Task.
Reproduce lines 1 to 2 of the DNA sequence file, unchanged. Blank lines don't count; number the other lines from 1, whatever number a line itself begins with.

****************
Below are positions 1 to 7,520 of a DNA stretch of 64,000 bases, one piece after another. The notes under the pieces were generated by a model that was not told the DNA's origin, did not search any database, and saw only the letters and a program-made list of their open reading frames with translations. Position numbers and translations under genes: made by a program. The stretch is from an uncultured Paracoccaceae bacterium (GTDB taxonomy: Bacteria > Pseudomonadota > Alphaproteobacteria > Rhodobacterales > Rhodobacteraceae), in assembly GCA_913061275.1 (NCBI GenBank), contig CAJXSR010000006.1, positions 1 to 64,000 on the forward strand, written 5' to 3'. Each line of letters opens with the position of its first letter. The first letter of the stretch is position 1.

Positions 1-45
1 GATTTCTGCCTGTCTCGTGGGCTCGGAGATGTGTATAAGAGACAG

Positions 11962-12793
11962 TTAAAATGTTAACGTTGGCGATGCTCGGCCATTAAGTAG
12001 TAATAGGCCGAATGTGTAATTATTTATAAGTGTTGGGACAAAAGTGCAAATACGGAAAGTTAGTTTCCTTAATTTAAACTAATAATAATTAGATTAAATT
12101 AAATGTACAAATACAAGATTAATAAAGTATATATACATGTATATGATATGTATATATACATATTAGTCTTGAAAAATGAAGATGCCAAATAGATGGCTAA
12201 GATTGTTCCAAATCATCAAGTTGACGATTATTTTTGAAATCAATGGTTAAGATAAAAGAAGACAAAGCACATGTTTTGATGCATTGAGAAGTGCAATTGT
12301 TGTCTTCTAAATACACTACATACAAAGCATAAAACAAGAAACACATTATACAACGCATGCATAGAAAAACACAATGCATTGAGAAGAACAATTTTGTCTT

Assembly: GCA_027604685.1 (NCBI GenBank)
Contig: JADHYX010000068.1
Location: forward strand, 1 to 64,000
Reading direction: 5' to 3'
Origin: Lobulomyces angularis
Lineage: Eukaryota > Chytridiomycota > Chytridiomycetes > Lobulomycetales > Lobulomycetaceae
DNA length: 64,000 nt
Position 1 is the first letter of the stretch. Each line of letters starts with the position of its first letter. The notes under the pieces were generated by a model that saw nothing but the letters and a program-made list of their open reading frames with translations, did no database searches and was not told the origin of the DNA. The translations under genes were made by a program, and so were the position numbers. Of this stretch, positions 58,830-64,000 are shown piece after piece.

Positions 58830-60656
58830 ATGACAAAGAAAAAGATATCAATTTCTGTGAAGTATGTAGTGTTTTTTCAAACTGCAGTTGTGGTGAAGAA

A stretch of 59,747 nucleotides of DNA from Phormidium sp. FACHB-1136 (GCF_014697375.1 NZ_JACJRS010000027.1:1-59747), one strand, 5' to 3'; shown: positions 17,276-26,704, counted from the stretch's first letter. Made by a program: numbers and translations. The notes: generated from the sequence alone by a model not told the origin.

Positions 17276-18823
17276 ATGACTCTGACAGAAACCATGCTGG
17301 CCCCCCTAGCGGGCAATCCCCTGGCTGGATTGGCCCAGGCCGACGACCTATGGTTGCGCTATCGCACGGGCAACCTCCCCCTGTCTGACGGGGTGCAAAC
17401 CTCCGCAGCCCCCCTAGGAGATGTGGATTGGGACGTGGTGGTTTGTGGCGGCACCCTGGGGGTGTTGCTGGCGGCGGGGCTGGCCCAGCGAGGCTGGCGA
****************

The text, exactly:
Below are positions 1 to 7,520 of a DNA stretch of 64,000 bases, one piece after another. The notes under the pieces were generated by a model that was not told the DNA's origin, did not search any database, and saw only the letters and a program-made list of their open reading frames with translations. Position numbers and translations under genes: made by a program. The stretch is from an uncultured Paracoccaceae bacterium (GTDB taxonomy: Bacteria > Pseudomonadota > Alphaproteobacteria > Rhodobacterales > Rhodobacteraceae), in assembly GCA_913061275.1 (NCBI GenBank), contig CAJXSR010000006.1, positions 1 to 64,000 on the forward strand, written 5' to 3'. Each line of letters opens with the position of its first letter. The first letter of the stretch is position 1.

Positions 1-45